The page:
The Fed is Getting Tougher on Credit Card Companies


In a press release earlier this week, the Fed announced they have approved the final rule amending Reg Z regarding credit cards which will go into effect on February 22, 2010.   The new rules set tougher guidelines on credit cards, especially with regards to protecting consumers against rate changes and how they are billed.  

No interest rate increases for the first twelve months.  There are some exceptions such as if you have a variable rate tied to an index; if your rate is an introductory rate (which in that case, your rate must be fixed for a minimum of 6 months); and if you're more than 60 days late on your bill.

Increases to your interest rate can only be applied to your new balance.  Your old balance will keep the lower rate.

Payments will be applied towards the highest interest rates first when you pay more than the minimum payment.  (Some exceptions may apply).

Statements must be mailed or delivered at least 21 days before your payment is due.  Your due date should always be the same day of the month unless it falls on a weekend, in which case your due date will be the following business day.

Charges you make "over the limit" may be restricted (not allowed) unless you give your credit card company permission.

If you're under 21, you may need a cosigner such as a parent, to obtain a credit card.  Guess those credit card companies will have to stop preying on college students unless Mom or Dad agree to cosign.

No two-cycle (double-cycle) billing.  According to the FOMC's site "credit card companies can only impose interest charges on balances in the current billing cycle.

When your rate or fees are going to change, you must be notified 45 days priorto the change taking place.  You will have the option to refuse the change, however this probably means that your canceling your account.  If you do refuse the change, and your account is canceled, the creditor can impose higher payments by requiring to pay off your account in five years.  NOTE: Canceling your account may be damaging to your credit scores.  Should you get a notice that your rate or terms are changing and you don't agree with it, you are probably better off (as far as your credit score is concerned) paying off the card by applying more principal than canceling it with the creditor.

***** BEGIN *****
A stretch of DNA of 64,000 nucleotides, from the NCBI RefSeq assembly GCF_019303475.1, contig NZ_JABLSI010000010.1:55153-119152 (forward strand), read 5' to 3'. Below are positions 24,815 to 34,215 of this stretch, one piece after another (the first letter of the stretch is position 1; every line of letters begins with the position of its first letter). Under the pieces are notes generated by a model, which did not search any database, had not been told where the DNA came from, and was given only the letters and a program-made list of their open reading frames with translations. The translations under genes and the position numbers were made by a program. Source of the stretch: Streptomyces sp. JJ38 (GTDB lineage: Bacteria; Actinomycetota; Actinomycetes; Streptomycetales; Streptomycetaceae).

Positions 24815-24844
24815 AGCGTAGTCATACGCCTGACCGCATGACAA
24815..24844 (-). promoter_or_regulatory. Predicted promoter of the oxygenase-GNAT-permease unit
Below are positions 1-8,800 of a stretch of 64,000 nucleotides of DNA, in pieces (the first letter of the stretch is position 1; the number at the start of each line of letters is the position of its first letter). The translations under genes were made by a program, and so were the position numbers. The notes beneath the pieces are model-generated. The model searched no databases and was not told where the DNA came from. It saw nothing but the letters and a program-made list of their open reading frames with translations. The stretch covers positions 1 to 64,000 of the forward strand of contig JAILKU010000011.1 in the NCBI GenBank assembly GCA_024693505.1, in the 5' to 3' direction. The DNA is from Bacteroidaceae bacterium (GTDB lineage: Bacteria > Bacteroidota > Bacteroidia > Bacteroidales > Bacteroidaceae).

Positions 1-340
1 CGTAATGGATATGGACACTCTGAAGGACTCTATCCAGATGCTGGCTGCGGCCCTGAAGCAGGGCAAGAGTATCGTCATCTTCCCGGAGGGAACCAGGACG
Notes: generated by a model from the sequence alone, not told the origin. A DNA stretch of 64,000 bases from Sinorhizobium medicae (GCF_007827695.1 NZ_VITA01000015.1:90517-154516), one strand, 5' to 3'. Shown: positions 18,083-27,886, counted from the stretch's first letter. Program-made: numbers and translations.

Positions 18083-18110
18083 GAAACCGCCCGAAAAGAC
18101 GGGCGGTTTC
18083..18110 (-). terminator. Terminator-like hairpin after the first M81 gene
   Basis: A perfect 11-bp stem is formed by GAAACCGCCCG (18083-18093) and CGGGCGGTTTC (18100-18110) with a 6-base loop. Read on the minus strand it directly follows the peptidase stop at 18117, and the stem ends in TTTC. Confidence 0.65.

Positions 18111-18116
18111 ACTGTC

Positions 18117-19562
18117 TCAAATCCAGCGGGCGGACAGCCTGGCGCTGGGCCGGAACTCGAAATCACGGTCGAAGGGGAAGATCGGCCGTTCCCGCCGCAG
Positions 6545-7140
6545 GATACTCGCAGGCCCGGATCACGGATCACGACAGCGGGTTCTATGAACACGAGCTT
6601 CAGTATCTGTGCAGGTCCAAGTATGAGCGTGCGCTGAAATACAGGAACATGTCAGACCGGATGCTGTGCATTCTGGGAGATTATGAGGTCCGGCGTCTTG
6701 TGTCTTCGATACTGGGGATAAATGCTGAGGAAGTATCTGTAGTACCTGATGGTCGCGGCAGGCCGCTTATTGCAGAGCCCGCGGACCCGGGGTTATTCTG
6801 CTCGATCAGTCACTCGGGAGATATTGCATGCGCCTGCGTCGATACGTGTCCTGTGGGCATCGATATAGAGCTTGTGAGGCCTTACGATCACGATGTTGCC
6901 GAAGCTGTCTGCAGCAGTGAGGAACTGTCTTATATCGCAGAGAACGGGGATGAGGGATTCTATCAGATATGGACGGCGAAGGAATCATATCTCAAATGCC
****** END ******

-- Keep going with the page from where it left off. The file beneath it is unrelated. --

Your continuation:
New monthly statements will show you how long it will take you to pay off your credit card making minimum monthly payments as well as what your monthly payment would need to be if you wanted to pay off your card in three years.

I applaud the new credit card rules.  Since their not going into effect until February 22, 2010 you may want to keep an eye on your interest rates…with just over a month before they take place, sly credit card companies may try to sneak a few changes in before things get tougher. 


  1. Rhonda,

    I also applaud the changes but I also believe it’s a calculated compromise between politicians and the big banks. It’s great that credit card companies cannot jack up rates, but I’m sure they’ll do everything they can to do it now before this goes into affect.

    The credit card companies also do not wish to extend too much credit due to consumers ability to pay back. If they can raise the rates now, they’ll still make a good profit.

    Did you know that by Federal law that credit card companies can only positively improve a consumers credit card terms two times in five years? It’s true. I just talked to somebody who was offered to skip a payment and be on 0% for 12 months. It was great for that 13 months but since they skipped a payment and had a lowered payment for 12 months,the credit card company cannot even lower his interest rate a little for at least 5 years. They never offered anything long term, and now they’re back to charging the ridiculously high rate.

  2. Keane, I totally agree: “it’s a calculated compromise between politicians and the big banks” …we just have to follow the money.

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